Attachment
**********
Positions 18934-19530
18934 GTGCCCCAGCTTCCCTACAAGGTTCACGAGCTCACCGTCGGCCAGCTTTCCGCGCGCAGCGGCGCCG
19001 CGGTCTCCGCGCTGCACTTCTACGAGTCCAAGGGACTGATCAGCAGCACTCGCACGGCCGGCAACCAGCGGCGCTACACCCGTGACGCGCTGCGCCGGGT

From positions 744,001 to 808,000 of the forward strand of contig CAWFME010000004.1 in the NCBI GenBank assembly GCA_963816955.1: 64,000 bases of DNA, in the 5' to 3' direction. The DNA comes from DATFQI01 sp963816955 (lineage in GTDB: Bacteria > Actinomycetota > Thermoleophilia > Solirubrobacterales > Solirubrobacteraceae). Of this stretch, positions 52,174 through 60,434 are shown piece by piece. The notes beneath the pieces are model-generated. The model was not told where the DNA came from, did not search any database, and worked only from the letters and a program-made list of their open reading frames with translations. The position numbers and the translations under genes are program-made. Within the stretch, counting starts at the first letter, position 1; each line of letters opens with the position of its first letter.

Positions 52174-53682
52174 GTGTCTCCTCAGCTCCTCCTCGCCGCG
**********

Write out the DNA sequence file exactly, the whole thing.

Positions 18934-19530
18934 GTGCCCCAGCTTCCCTACAAGGTTCACGAGCTCACCGTCGGCCAGCTTTCCGCGCGCAGCGGCGCCG
19001 CGGTCTCCGCGCTGCACTTCTACGAGTCCAAGGGACTGATCAGCAGCACTCGCACGGCCGGCAACCAGCGGCGCTACACCCGTGACGCGCTGCGCCGGGT

From positions 744,001 to 808,000 of the forward strand of contig CAWFME010000004.1 in the NCBI GenBank assembly GCA_963816955.1: 64,000 bases of DNA, in the 5' to 3' direction. The DNA comes from DATFQI01 sp963816955 (lineage in GTDB: Bacteria > Actinomycetota > Thermoleophilia > Solirubrobacterales > Solirubrobacteraceae). Of this stretch, positions 52,174 through 60,434 are shown piece by piece. The notes beneath the pieces are model-generated. The model was not told where the DNA came from, did not search any database, and worked only from the letters and a program-made list of their open reading frames with translations. The position numbers and the translations under genes are program-made. Within the stretch, counting starts at the first letter, position 1; each line of letters opens with the position of its first letter.

Positions 52174-53682
52174 GTGTCTCCTCAGCTCCTCCTCGCCGCG